How do you cope with the pain and anguish that your character is going through, when you have to return to your own life – are you able to separate what you are going through as a character from when you return back to your hotel room or your home?
MM: For me, I believe that I became so consumed. I came on board about ten or fifteen days before they began filming and I had very less time to prepare. I dived right into it. I prepared for those ten days and then the film began. I felt I had to make up for lost time and I really had to get into the character. I think I cut off everything and really just became completely consumed by the character. When I would get back home, it was really late. It was just about the film, the character – it was about completely surrendering myself to Majidi sir. I was very grateful to even have the opportunity to work with Majidi sir, so I went all out.
IK: In the days leading up to the shoot, I isolated myself from everyone, including my family and I was just sort of living on my own. I would read the scripts and completely prepare. It was a very emotionally demanding part and you feel the need to stay in that world so you can bring a sort of harmony with you and the director and the unit you are working with. Because the background of the character is that he is an orphan, both he and his sister are orphans, it was important to feel an innate sense of loneliness. It wasn’t really a conscious decision. It just happened. I mean, I’m very close to my mother, I live with my mother, and I almost didn’t speak with her for the three and a half months of shooting this film. I think it was important to live with the character for that period. Then, when you do a scene that is emotionally taxing or exhaustive, it can also be a very cathartic experience. So while the character is experiencing these emotional things, it can actually be relieving for the actor to go through an intense, emotional scene. Sometimes, you can play through the emotions on screen, and realize that you then feel lighter as an actor.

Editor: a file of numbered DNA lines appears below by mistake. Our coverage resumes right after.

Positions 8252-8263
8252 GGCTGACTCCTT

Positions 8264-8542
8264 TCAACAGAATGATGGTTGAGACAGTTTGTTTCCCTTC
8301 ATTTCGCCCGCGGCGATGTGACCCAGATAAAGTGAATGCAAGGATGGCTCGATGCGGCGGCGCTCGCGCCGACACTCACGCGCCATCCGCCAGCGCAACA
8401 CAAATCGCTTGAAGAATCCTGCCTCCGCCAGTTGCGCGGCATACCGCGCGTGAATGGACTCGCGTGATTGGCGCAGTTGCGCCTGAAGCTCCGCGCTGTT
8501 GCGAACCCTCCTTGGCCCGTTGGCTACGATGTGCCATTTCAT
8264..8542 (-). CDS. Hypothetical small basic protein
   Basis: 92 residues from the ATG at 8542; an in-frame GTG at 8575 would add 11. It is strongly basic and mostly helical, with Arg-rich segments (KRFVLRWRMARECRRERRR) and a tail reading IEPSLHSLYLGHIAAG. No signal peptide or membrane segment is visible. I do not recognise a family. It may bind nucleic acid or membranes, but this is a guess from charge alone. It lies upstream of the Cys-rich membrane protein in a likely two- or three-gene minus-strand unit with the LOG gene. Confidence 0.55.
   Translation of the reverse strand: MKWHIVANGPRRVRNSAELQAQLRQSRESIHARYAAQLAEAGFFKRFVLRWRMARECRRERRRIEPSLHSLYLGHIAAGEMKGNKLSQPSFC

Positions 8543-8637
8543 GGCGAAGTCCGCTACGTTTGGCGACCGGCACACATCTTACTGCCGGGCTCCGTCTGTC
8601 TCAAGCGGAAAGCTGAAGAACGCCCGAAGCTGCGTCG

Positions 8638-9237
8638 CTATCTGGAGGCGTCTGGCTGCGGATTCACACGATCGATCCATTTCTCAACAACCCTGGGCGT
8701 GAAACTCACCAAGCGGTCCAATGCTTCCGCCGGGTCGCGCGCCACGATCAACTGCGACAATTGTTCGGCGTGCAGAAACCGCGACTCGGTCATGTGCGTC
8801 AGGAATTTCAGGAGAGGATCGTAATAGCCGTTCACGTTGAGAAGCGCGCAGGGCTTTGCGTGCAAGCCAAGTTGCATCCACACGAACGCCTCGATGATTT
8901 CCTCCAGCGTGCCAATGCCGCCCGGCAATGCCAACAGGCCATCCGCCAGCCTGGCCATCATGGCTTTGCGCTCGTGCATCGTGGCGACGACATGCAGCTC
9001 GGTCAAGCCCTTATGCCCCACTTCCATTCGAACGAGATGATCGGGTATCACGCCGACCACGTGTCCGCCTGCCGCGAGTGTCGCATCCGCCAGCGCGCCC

Beyond the Clouds releases worldwide on April 20th, 2018 .